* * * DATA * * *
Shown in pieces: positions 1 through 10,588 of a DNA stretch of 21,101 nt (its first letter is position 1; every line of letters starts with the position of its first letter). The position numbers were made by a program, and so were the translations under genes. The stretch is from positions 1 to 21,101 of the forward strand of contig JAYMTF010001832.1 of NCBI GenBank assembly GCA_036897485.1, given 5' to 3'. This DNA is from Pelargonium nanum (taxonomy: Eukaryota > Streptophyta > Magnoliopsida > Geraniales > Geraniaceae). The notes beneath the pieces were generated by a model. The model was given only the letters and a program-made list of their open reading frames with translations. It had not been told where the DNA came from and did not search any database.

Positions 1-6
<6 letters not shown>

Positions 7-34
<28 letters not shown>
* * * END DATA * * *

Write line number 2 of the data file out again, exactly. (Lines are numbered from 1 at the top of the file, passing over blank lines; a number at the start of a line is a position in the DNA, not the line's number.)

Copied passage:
Positions 1-6